AUSTIN -- A former pediatric nurse admitted she took prescription drugs just hours before she crashed her car into a building, killing a man and seriously injuring a woman. Linda Woodman is on trial this week for manslaughter and aggravated assault for the February 2012 crash.

Prosecutors say Woodman knew not to drive while on morphine and Percoset. Her defense attorneys argue the hospital holds part of the blame, since they released her in a cab without any supervision. The case brings to light the issue of prescription medication and the effects they can have. Executive Director Ruby Cortez said students in his class might be charged with a drug offense or driving while intoxicated. Many times, people take the class because of prescription medication.

"I'm seeing it all the time," he said.

Cortez said the effects can be just as dangerous.

"It's the same as if you were drinking and driving or using drugs like speed or crack or cocaine," he said.

The dangers of prescription medication are at the root of Linda Woodman's case. Police said in February 2012, she drove recklessly on Guadalupe Street, then crashed her SUV into the Wheatsville Co-op grocery store near 31st Street.

Dik van Meerten died on the scene and Sarah Lee Parker went to the hospital with serious injuries. Woodman had been in the hospital the day before for a seizure and admitted she took Morphine and Percocet hours before the crash.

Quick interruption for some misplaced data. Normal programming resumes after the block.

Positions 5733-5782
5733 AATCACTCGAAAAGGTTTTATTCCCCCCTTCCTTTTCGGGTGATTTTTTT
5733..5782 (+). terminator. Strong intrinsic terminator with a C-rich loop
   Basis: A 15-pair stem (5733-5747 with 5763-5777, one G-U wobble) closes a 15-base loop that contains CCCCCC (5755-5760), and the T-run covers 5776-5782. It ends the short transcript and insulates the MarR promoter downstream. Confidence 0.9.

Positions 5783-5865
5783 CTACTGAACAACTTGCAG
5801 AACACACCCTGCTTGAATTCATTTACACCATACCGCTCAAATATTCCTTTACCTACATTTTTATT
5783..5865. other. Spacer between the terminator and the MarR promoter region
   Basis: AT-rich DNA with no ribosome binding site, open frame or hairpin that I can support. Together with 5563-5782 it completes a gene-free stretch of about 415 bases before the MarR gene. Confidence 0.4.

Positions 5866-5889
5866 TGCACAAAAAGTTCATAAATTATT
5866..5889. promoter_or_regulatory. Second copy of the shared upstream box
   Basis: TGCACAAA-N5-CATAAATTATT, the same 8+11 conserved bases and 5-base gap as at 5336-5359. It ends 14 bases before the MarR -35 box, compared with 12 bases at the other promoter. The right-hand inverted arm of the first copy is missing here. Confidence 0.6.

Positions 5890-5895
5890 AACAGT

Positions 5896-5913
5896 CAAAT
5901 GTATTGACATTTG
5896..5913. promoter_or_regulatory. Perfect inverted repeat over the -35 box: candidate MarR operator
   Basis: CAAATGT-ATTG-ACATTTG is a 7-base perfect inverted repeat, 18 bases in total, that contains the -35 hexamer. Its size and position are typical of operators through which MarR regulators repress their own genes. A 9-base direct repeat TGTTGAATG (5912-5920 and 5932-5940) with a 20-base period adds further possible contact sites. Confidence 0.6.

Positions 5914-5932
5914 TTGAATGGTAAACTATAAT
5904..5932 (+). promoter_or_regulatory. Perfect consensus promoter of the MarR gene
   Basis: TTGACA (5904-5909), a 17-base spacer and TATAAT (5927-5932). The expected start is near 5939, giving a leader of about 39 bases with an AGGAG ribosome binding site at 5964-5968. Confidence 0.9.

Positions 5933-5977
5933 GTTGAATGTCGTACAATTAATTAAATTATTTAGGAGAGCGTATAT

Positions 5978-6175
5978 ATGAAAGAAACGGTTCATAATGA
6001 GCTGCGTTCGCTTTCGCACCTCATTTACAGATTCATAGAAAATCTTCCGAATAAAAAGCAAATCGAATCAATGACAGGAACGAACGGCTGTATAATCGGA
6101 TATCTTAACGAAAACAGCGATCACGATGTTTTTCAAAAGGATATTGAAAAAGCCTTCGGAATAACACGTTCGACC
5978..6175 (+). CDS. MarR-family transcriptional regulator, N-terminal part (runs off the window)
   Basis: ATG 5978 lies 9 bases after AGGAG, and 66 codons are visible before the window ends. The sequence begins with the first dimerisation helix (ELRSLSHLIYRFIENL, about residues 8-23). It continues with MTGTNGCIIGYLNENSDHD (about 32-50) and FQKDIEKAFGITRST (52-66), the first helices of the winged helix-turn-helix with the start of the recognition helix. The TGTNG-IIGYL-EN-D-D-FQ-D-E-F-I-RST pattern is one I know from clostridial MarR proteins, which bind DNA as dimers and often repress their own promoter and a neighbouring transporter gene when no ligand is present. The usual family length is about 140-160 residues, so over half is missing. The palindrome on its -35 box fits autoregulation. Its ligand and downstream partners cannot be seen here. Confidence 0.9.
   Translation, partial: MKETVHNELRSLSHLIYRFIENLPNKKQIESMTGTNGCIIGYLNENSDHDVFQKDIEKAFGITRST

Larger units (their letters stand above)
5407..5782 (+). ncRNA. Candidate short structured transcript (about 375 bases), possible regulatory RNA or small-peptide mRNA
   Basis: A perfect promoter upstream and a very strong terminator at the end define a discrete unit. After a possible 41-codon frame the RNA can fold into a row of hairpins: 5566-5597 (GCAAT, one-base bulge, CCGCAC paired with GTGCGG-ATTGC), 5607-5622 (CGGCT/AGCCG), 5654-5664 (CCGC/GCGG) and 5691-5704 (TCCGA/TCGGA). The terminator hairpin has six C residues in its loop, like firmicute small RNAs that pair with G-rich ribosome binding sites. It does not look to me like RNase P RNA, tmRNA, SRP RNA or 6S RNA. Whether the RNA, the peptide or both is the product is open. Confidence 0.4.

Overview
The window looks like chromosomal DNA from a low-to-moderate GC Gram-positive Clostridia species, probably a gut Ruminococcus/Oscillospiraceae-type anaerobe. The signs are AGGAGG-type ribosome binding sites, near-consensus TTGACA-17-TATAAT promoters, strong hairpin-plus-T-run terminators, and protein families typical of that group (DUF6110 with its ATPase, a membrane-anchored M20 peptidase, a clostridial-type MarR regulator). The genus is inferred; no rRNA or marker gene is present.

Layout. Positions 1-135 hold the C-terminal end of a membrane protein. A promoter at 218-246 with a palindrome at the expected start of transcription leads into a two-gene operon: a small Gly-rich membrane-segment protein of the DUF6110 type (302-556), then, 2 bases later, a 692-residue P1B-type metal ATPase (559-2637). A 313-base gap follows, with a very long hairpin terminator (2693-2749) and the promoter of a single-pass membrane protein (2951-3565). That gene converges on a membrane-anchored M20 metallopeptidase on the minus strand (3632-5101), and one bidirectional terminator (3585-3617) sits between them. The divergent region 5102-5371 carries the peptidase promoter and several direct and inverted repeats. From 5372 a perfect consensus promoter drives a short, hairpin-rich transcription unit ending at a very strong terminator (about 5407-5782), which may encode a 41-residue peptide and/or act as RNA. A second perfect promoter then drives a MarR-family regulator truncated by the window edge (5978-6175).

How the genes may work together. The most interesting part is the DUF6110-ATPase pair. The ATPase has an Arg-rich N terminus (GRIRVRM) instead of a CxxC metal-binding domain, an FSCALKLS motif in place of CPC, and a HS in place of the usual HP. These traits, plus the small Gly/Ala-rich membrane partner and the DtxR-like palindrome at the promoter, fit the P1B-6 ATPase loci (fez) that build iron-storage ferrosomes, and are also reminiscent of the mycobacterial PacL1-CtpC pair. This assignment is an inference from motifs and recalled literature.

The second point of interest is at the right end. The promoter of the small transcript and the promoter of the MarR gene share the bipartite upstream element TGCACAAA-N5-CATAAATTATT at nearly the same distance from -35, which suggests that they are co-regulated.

"The two of them together are a potent combination," said Family Physician Dr. Lamia Kadir.

Dr. Kadir said both drugs have a long list of side effects including nausea, dizziness and hyperventilation.

"These medications have, are causing more accidents on our roads than drunk driving. So this is a huge issue," she said.

One National Highway Traffic Safety Administration study found that in 2009, 18 percent of fatally injured drivers tested positive for at least one illicit, prescription or over-the-counter drug.

"These medications are not to be dispensed to anyone who is operating heavy machinery and ideally not to anyone who's driving," she said.

While prosecutors told the jury Woodman knew that. Defense attorneys argued the Seton hospital she visited holds part of the blame.

Cases like this are why Cortez reminds his students to use caution with any substance or medication.

"It's not worth the risk," he said.

Thursday the state called hospital staff and Van Meerten's son, who told the jury about the night his father died. Then the defense began calling their first witnesses, including an investigator who responded to the scene that night. They pointed out Woodman still wore her hospital bracelet when they arrived.